Nairobi, 8 July 2021—The President of the United Nations General Assembly Mr. Volkan Bozkir who was recently  on an official mission to Kenya, visited the capital’s Michuki Memorial Park which was formerly a dumpsite and praised the UN agencies for their contribution to the project.

In his written speech, Mr. Bozkir said: “What we see here is the Urban Agenda in practice. Urban development does not need to come at a cost of protecting and investing in green urban spaces. In fact, the restoration, conservation, and management of natural environments will only enhance the potential of our future cities.”

The Park is one of the anchor spaces and is identified as an important part in the Nairobi River Regeneration Initiative (NRRI), a joint flagship initiative of the Nairobi Metropolitan Services and UN-Habitat. The NRRI is envisaged to breathe life into Nairobi’s rivers, support biodiversity and reconnect the city to her people. This is one of the initiatives under the Flagship 1 Programme on Inclusive Cities and Communities. The visit will shine a light on this new initiative and the added value of UN-Habitat.

The President  commended the role of the Government of Kenya in promoting the establishment of parks and green spaces throughout the city, in tandem with ambitious urban expansion and transformation.

“The goal of the River Regeneration Project was to reclaim the Nairobi river. To ensure the water is clean enough so that every resident on its banks could benefit from its resources. It was an extraordinary endeavour that brought together 17 different ministries and various stakeholders,” the President said.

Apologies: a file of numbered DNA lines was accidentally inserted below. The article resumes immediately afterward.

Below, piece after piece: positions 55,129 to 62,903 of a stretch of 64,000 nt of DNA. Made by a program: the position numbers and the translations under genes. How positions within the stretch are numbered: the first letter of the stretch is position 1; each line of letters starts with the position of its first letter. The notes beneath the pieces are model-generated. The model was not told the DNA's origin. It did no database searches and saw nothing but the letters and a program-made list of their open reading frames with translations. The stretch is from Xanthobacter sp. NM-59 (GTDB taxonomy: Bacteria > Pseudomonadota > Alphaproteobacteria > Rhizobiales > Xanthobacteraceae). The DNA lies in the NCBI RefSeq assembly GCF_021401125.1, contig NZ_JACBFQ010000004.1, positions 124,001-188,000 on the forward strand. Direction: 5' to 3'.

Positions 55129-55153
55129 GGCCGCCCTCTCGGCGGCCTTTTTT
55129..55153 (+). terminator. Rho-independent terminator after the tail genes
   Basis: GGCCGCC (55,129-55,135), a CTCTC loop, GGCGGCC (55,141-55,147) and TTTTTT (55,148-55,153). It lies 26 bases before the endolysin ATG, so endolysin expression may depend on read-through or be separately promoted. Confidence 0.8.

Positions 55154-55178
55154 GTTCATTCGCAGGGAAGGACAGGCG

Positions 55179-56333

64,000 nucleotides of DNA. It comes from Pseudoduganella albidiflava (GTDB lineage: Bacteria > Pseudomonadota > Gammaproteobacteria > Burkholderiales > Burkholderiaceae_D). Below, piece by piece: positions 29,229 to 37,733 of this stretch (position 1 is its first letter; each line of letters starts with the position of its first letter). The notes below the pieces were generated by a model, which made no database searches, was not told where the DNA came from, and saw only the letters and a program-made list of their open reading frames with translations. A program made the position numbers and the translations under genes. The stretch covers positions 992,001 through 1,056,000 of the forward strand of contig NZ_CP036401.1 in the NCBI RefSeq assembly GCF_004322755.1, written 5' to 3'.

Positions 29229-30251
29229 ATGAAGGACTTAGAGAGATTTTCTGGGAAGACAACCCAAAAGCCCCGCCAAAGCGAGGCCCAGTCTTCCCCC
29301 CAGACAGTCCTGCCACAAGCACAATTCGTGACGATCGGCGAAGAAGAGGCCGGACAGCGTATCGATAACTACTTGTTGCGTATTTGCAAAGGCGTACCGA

He said that Kenya’s ban on single-use plastics in parks and protected areas was to be commended adding that in order to save the world’s oceans and support the Decade of Ecosystem Restoration, all Member States and stakeholders need to support global efforts to do the same.

“This is needed now more than ever, given the mega-trend of urbanization. If urgent action on sustainable consumption and production is not taken, we could see avalanches of waste choking our waterways.

“The benefits of public spaces cannot be overstated. They promote conservation and climate change mitigation, they help to improve urban safety, recreation and livelihood opportunities, particularly for youth. Youth’s engagement in the regeneration process of Michuki can be a catalyst for their stronger civic engagement, with dividends for sustainable urban development for generations to come,” Mr. Bozkir said.

The President did a tour of the park and together with Government of Kenya officials present, planted trees to commemorate the visit.

In his speech Kenya’s Principal Secretary for State Department for Housing and Urban Development Mr. Charles Hinga said human settlements development in Nairobi have affected the river over the years with regard to its cleanliness, ability to provide water, and the link to pollution.

“In this period of the pandemic, we had the opportunity to revisit this relationship through clean-up activities under the National Hygiene Programme, also known as Kazi Mtaani. The Programme provided social protection to cushion youth against socio-economic impacts of restricted movement and containment policies to curb the spread of COVID-19. The program focused on various activities that promoted the wellbeing of communities through hygiene activities, such as cleaner riverine areas. It served to demonstrate the connection between riverine areas and sustainable human settlements,” he said.